Woman, 49, convicted of manslaughter after raising her hand at elderly cyclist before collision


The 49-year-old Moment pedestrian woman cursed at a 77-year-old cyclist on the sidewalk who later swerved onto the road and was struck and killed by a car, as she faces jail time for manslaughter.

  • Auriol Grey, 49, raises his hand to cyclist Celia Ward, 77, in Huntingdon, Cambs.
  • The retired midwife, Mrs. Ward, fell to the road and was killed in a car accident.

A woman who raised her hand to an elderly cyclist on the sidewalk moments before a fatal crash has been found guilty of manslaughter.

Auriol Grey, 49, angrily punched Celia Ward, 77, and told her to “get off the bloody pavement”, Peterborough Crown Court heard.

Within seconds, the retired midwife, Mrs. Ward, veered onto the road and into the path of a car that failed to stop.

She was pronounced dead at the scene of the collision in Huntingdon, Cambridgeshire.

Prosecutor Simon Spence KC said the two women were crossing paths when Gray “gesticulated in a hostile and aggressive manner” towards Ms Ward in October 2020.

Celia Ward, 77, (pictured with her husband David) was killed in the collision in Huntingdon, Cambridgeshire, after Auriol Gray, 49, raised his hand and cursed as he passed her on the pavement.

Footage showed Ms Ward lost her balance and fell onto the road, where she was struck by a car.

Footage showed Ms Ward lost her balance and fell onto the road, where she was struck by a car.

CCTV footage showed Grey, who has cerebral palsy, raising his hand as Ms Ward lost her balance and landed on the road.

When emergency services rushed to the scene, Gray fled on foot and went to the nearby Sainsbury’s to buy groceries.

After officers brought her in for questioning, Gray explained that she had vision problems and was feeling “anxious” because the bike was traveling “quickly” in the middle of the pavement. She added that she may have “unintentionally” raised her hand.

The Highways Act of 1835 makes it illegal to cycle on the pavement, with a fine of up to £500. In this case, however, officers were unable to determine if the pavement was a shared bike lane.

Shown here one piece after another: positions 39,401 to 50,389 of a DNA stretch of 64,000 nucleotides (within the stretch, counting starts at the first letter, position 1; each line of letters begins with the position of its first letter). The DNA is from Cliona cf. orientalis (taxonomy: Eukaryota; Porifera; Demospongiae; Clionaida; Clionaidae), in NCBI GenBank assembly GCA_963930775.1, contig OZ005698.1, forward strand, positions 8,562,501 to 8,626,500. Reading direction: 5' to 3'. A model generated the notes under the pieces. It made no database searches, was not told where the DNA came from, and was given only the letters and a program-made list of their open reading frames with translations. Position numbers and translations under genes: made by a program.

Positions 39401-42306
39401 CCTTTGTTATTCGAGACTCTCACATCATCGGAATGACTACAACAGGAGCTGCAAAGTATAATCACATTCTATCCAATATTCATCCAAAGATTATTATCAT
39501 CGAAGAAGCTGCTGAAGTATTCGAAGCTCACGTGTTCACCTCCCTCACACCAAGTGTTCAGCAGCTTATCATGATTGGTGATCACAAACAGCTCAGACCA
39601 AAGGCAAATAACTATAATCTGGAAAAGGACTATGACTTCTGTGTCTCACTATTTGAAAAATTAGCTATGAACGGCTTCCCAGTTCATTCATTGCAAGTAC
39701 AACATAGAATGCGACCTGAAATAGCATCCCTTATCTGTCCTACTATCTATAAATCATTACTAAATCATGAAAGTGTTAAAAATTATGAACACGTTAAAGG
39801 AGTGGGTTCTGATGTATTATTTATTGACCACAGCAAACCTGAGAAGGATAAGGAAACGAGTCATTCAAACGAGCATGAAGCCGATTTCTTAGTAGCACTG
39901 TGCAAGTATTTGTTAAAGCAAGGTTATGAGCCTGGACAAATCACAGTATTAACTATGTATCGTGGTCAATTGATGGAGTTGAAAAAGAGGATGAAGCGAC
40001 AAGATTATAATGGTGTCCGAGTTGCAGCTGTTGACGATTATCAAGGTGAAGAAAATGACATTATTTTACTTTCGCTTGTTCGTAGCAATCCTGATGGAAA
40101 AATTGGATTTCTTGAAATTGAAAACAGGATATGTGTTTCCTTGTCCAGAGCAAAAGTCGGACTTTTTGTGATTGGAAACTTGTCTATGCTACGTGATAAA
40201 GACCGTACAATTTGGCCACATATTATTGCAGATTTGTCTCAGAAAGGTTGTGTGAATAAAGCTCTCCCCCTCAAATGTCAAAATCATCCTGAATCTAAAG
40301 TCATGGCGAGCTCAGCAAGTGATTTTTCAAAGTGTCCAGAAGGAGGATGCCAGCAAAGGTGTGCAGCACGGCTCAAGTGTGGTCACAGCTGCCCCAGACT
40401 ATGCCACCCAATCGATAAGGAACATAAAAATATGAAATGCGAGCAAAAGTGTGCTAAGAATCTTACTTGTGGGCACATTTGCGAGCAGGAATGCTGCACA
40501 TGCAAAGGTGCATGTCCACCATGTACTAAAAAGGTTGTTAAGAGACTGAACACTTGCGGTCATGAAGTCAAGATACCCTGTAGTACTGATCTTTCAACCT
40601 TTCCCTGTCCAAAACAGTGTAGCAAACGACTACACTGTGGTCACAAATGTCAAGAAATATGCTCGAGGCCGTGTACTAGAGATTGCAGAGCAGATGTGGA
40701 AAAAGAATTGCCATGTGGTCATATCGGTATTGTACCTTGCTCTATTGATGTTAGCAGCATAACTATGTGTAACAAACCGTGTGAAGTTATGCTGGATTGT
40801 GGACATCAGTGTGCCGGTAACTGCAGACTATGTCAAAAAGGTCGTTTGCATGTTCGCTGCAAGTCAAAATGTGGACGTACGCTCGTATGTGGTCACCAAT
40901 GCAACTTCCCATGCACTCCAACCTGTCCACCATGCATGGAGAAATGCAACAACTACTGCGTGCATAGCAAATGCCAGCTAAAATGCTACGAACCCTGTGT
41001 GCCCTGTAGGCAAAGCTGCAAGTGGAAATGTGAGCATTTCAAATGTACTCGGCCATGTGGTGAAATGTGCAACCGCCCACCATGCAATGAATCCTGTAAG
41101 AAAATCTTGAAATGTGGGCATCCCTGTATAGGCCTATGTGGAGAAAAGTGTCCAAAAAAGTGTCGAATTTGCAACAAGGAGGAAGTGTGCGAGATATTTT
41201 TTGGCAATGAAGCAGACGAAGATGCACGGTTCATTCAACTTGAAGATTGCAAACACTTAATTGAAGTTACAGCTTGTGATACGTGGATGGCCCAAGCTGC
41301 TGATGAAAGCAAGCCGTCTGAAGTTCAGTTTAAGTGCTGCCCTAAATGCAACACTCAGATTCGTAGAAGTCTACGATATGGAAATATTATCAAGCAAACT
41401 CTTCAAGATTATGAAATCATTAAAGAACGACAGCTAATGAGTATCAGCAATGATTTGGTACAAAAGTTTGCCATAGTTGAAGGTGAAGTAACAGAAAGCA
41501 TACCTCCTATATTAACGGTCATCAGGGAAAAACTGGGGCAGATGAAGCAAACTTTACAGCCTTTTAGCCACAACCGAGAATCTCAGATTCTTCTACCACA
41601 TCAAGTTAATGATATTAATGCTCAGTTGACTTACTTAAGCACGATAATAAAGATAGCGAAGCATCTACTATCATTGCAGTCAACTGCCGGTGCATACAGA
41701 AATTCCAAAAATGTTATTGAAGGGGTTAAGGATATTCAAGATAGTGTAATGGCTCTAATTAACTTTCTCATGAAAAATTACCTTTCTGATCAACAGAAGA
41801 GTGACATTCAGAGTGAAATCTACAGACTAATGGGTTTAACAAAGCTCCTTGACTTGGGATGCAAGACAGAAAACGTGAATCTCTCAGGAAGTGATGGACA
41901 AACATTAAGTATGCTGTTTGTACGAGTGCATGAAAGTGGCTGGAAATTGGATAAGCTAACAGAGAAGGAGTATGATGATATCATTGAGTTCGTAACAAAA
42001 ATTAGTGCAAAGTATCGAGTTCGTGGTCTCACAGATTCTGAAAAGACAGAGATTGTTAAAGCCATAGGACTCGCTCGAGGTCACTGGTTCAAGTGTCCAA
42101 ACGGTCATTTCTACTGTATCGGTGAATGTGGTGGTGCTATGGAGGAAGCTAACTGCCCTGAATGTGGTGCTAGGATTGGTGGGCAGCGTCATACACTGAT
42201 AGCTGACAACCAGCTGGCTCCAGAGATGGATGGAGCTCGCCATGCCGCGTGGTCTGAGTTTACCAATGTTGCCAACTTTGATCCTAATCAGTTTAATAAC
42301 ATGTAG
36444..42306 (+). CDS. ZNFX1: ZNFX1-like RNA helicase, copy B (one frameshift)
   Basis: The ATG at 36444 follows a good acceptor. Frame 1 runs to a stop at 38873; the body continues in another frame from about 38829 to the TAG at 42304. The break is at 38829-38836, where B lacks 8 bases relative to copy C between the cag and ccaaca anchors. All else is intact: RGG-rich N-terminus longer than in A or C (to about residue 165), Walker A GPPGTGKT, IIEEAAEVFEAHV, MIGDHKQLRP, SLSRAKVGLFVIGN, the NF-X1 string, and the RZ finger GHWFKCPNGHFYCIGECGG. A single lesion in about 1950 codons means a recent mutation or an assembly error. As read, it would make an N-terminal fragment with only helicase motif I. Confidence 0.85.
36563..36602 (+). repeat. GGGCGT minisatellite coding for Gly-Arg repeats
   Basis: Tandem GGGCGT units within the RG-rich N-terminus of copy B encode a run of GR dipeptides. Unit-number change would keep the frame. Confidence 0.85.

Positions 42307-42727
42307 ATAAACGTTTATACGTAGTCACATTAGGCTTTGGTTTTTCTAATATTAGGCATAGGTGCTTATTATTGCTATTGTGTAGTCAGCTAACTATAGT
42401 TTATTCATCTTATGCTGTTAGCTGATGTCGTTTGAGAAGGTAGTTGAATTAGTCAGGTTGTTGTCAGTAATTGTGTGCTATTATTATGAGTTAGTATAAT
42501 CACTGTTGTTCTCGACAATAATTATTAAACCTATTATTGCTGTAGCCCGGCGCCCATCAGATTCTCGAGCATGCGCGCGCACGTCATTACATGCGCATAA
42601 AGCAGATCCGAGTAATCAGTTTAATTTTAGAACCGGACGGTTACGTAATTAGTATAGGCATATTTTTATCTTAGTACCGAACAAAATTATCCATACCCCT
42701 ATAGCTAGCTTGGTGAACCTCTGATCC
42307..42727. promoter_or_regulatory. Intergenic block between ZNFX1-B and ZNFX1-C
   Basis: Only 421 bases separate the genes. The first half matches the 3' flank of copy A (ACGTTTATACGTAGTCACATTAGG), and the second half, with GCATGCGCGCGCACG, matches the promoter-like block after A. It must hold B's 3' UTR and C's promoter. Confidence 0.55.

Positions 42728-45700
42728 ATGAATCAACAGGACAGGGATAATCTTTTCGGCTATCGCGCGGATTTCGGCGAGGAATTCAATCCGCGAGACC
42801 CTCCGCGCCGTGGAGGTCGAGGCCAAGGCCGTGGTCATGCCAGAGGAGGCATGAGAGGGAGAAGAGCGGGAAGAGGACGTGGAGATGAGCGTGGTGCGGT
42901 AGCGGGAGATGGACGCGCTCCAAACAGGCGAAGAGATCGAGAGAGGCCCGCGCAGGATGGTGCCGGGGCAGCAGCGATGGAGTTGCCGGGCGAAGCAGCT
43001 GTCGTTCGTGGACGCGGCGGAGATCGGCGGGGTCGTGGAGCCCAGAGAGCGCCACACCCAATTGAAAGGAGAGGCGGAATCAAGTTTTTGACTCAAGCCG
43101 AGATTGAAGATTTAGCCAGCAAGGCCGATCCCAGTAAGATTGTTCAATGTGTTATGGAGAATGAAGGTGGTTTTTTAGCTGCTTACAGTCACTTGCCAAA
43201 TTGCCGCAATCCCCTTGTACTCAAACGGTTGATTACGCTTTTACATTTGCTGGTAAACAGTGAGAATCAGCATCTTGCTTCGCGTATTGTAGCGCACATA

Gray will be sentenced later today.

Detective Sergeant Mark Dollard said: “This was a difficult and tragic case. Everyone will have their own views on cyclists, sidewalks and bike lanes, but what is clear is that Auriol Grey’s response to Celia’s presence on a pedal bike was totally disproportionate and ultimately found to be illegal. , resulting in Celia’s untimely and unnecessary death.

“I am pleased with the verdict and hope it is a stark reminder to all road users to take care and be considerate of one another. I want to take the time to acknowledge Celia’s family and thank them for her patience and dignity throughout the entire investigation and trial.

It is estimated that two cyclists die on average each week in traffic accidents, while another 84 are seriously injured. Most of the incidents occur on rural roads and about half when a car collides with a bicycle.

The number of cyclists killed in road accidents reached a 14-year high in 2020 when 140 fatalities were recorded, the highest number since 2006. The average person reportedly cycles 88 miles each year, while 47 percent of adults owned or had access to a bicycle

A parliamentary study published in 2021 found that fatal cyclist collisions caused by pedestrians were extremely rare, with only five such incidents in 2019. Among pedestrians killed in traffic accidents between 2005 and 2018, only six were killed by a cyclist while 548 lost their lives. to vehicles.